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The facts with regard to the battle near Winchester are becoming better known, and as they gradually develop themselves, the gloom which at first settled down upon our people dispersion. It is evident that General Early made a desperate resistance — that for several hours he had the best of the battle — that the enemy lost enormously — that our troops were finally compelled to leave the field by a flank movement, executed by a very superior body of cavalry,--and that the movement in retreat was executed in the most exact order and without the slightest confusion. The statement of the Yankee general, that he killed or wounded five thousand men, and captured half that number, is evidently a falsehood; for had the loss been so great in an army no larger than that under the command of General Early, at least half the train of artillery would have been captured; whereas, we lost but three pieces.--The man who makes this statement, it is to be recollected, is Sheridan — the same man who claimed a victory at Trevillian's depot, after having been more shamefully routed than any general of the war who stated that his whole loss on that occasion was less than two hundred, killed, wounded and prisoners, whereas, four hundred and eighty-seven, taken in that fight, were actually at that time prisoners in this city; and who telegraphed to Stanton that the object of his expedition had been completely accomplished; whereas, that object was to destroy the tunnel and unite with Haunter, and he was routed and turned back before he had gone half way. It is stated by others that General Early lost, in all, about two thousand five hundred men, of whom about five hundred were reported missing, and even this we believe to be an exaggeration. The Yankees appear to have paid dearly for this success. Their loss, according to Sheridan, is two thousand. We suppose it is at least that, and some five or six thousand more. Our men were in position, and were attacked by the Yankees. It is reasonable to infer, therefore, that they killed and wounded a vast many more than they lost. Six or eight thousand is a very small estimate. We speak sincerely when we say that we have no fears for General Early.--The fact that the enemy did not attempt to pursue him after the day of the battle is significant of another fact, and that is, that he was awfully crippled, and did not feel in a condition to improve his victory. He must get reinforcements before he can push Early, and in the meantime Early is in a position and a country in which cavalry can do very little service, save as scouts and patrols. We hardly think Sheridan will be able to play his destined role of capturing Lynchburg and the canal, and the Southside and Danville railroads, this winter at least. He has but six weeks more to do it in, and his movements are hardly rapid enough to accomplish it by that time.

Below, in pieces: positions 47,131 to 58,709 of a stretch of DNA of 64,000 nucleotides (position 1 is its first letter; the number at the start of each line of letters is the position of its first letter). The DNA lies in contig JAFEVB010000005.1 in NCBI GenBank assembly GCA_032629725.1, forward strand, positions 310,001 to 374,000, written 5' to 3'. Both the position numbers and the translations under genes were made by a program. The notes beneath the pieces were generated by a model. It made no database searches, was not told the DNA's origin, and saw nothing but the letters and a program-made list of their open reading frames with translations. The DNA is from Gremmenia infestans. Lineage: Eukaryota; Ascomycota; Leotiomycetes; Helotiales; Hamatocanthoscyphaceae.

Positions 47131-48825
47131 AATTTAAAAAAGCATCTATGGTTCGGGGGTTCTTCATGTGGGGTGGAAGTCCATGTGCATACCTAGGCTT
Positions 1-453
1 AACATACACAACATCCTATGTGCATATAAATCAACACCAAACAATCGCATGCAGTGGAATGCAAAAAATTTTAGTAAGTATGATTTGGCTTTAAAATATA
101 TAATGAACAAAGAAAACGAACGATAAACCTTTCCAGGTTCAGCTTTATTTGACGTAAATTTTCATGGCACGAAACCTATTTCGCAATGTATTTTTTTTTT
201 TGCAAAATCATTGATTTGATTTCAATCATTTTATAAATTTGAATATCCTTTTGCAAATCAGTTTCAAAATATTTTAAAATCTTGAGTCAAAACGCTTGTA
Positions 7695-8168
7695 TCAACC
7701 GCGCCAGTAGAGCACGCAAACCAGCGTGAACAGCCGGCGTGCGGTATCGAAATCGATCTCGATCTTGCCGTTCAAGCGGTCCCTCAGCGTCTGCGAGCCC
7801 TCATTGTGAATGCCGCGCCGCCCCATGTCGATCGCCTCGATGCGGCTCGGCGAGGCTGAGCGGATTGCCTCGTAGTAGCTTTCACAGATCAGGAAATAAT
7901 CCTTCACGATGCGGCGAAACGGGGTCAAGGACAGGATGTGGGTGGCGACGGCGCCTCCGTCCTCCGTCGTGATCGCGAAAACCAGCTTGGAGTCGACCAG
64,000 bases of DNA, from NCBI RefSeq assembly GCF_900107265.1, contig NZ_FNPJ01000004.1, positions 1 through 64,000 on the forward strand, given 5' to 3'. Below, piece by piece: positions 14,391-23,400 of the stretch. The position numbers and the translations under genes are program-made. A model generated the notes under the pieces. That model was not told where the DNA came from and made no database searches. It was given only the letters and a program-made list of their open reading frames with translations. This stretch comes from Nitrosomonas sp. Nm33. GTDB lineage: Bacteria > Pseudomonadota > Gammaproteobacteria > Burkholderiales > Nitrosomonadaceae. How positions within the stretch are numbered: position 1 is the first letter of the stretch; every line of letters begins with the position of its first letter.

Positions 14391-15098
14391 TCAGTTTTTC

In this campaign, notwithstanding the two small reverses at Atlanta and Winchester, the balance has been greatly in our favor. We have frustrated the most tremendous combination ever formed against any modern city, and in frustrating it, have slain or wounded, or otherwise put hors de combat, at least two hundred thousand men, of which number Grant himself lost, under his own immediate eye, at least one hundred and fifty thousand. That general himself acknowledges that he has been awfully beaten when he calls for one hundred thousand fresh troops to finish the job which he expected to finish last June. He is conscious that he does so, and endeavors to explain it away in conversation with one of the that stuck to him like a leech in his late journey from Harper's Ferry to Philadelphia. He only wants them, he says, to make the victory more complete, and to diminish the effusion of blood.--Those are the very objects for which all commanders seek overwhelming numbers. To state that object is merely to confess that his present numbers are insufficient to effect the object. Now, taking in Hunter's army and Butler's army, Grant had at least three hundred thousand men engaged in this enterprise. If he still wants one hundred thousand more, it affords the strongest proof that he has been signally and terribly beaten. We say, then, that thus far the advantage in this campaign has been prodigiously on our side. We have killed enormous numbers of Yankees, and that is the surest way to bring the rest to their senses. It is far better, indeed, than peace congresses at Niagara or elsewhere. The Yankees are the most mercenary of God's creatures. If the ministry of our Saviour had been among them instead of the Jews, instead of lasting three years it would not have lasted three days. Some Yankee Judas would have sold him in less than half that time. And yet the Yankee loves his life better even than his interest; and when the universal nation finds that nothing but death is to be gotten by coming here, they will conclude that it does not pay, and will give it up. The best road to peace lies through the blood of the Yankees. The more we kill, the nearer we approach to peace. Such being the fact, we must be admitted to have made vast progress in this campaign. They have been slaughtered awfully here and everywhere else.

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